I find covid does make is harder for us and our treatment. We need to be so careful and protect ourselves and in doubt so it is lonely at times because it is so isolating. Keep those positive thoughts coming to help you get through. Sending you lots of love and rainbows ❤🌈
  • Dory65Dory65 Member Posts: 194
    Hello @Barbara63,

    I too find it a bit lonely in the sense that no one really wants to talk about BC now that active treatment is finished and I'm "just" navigating the hormone blockers and side effects. I have just started seeing a cancer counsellor to discuss my fears and doubts, and how to live my best life from here on. I don't have the answers, but this forum has helped me so much when anxieties surface or for practical advice. Lovely bunch of people  :)
  • arpiearpie Mid North Coast, NSWMember Posts: 4,081
    Hi @Barbara63 - welcome to the club that no-one really wants to join! Terrific that your pet scan was clear! Xx  Here, You can raise ANY issue, and get helpful replies from those who’ve gone before you.  Nothing is off limits.  We have ‘private groups’ for some discussions .... so feel free to join any of them, if they suit you.

    We all know the absolute turmoil that comes with the bc diagnosis .... specially after a ‘clear mammogram’ and no family history. This was my story too.  My MG was clear just months before my wonderful GP found it, by accident!

    Your whole world is turned upside down in a millisecond, as you navigate unknown areas of our health system! It is almost a conveyor belt! First you do this, then this, then go there and do that, then come back here and do this .... and it may take a year or two for your life to settle down.

    It is totally 100% ok to skip between anger, denial, sadness - but if your find the sadness is overwhelming you, please seek professional help! Your GP may be able to refer you ... or your local Breast Cancer Centre May have help there .... where you are more likely to find a bc specific psychologist.  Just talking about it openly and sharing it with a professional should be able to give you coping mechanisms ... 

    You will make new friends and may lose some old ones, as most just do not understand what you are going thru. Most of us here, have found wonderful friends within the group and have even met up with them in ‘real life’ before this Covid thing! Grrr In July last year, I met up with @Annie C in Darwin for a week of fun .... and we are planning another one next year (if Covid allows us!)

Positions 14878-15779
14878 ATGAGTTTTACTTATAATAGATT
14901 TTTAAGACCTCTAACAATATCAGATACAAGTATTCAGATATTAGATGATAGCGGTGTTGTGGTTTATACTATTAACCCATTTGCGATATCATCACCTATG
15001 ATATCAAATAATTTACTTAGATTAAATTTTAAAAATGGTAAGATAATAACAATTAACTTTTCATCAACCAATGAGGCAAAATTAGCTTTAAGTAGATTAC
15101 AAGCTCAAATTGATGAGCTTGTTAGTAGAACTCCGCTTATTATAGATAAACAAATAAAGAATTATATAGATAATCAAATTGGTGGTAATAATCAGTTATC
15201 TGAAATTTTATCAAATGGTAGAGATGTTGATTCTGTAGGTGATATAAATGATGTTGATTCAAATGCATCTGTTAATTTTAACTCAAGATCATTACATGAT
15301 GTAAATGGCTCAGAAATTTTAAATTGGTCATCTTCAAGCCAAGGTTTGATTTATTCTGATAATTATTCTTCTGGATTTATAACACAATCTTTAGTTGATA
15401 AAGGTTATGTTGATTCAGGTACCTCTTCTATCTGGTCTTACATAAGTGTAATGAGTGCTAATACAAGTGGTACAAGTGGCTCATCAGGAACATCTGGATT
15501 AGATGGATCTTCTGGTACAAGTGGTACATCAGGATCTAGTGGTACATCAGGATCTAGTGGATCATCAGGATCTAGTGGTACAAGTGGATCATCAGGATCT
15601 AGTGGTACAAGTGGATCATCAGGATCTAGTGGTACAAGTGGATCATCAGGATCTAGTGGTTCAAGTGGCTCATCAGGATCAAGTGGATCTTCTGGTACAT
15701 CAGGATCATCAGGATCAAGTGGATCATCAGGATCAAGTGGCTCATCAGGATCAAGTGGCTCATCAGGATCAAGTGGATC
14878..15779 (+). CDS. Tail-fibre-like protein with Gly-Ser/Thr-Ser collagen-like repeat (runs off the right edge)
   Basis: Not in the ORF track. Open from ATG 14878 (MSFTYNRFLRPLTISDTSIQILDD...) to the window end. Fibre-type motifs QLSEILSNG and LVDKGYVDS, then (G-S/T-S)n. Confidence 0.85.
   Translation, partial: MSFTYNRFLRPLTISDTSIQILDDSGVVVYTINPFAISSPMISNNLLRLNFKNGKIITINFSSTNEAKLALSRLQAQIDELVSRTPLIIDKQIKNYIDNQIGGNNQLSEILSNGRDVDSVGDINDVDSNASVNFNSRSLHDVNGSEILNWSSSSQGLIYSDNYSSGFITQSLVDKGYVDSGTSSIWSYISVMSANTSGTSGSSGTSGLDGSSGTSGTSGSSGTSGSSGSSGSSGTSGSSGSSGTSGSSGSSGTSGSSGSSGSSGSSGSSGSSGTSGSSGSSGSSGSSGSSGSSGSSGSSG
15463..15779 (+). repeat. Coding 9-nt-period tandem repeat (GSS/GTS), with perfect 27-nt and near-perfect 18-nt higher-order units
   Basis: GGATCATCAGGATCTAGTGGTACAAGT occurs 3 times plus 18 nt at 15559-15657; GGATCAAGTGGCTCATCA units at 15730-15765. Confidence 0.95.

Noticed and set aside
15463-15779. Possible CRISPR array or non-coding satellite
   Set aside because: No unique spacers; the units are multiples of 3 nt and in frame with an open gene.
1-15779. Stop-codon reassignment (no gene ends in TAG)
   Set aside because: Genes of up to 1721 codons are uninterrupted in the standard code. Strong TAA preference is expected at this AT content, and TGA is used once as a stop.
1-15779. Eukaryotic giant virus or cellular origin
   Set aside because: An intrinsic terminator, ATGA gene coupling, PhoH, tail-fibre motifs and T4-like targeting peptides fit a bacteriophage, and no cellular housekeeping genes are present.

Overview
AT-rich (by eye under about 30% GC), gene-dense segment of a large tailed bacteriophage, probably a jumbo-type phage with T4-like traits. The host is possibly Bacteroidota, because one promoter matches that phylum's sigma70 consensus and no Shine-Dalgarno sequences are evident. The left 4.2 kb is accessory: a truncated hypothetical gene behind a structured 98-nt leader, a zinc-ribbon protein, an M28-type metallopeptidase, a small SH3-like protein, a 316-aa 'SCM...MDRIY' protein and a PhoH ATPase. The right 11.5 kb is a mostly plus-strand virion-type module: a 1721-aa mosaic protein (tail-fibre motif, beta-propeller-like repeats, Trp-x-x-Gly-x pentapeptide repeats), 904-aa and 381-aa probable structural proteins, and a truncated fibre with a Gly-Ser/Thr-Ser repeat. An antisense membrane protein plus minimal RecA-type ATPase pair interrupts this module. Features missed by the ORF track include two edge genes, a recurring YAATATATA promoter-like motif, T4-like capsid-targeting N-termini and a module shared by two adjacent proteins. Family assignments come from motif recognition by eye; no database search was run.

Personally I found that it mucked with my BRAIN more than anything else!  And sometimes that is very hard to control, as it has a mind of its own! Keeping BUSY doing things is the secret .... get back into your hobbies or take up a new one - even more so now with Covid as we can’t get together with buddies as readily as before.  

    Try & keep your sense of humour 'up there' - we have a really good 'funnies page' (called Friday Funnies, but we add them every day!!). 
    https://onlinenetwork.bcna.org.au/discussion/19116/friday-funnies#latest
    If you are into arts & crafts, we have a 'Creative Corner' 
    https://onlinenetwork.bcna.org.au/discussion/14979/creative-corner#latest
     and if into your garden, a Gardening post as well!! 
    https://onlinenetwork.bcna.org.au/discussion/comment/186078#Comment_186078
    And we now have a Fishing post, as that is one of my passions!
    https://onlinenetwork.bcna.org.au/discussion/19494/fishing-brag-pics

    take care, look after YOU ...  and do what you have to, to get thru this shit fight! Xx
  • AbbydogAbbydog Adelaide, South AustraliaMember Posts: 142
    Dear  @Barbara63,
    My story is a little similar to you, Although I have just finished Chemo and about to start Radiotherapy.
    I had a Mastectomy with axillary clearance. I also have done all of the recommended checks and screening tests.
    My last Breastscreen Mammogram was 9 months before I found the lump. I'm lucky to have found it.
    Hopefully my outcome will be ok. Stage 2, Grade 3 BC
    I've had good support from several people I know through work, who've had BC.
    Best wishes for your Chemo. I hope you tolerate it well. I was lucky. I had side effects but it was quite manageable.

  • Barbara63Barbara63 Member Posts: 2
    Hearing others stories certainly helps in this situation.  Thank you all for sharing with me. Best wishes 💕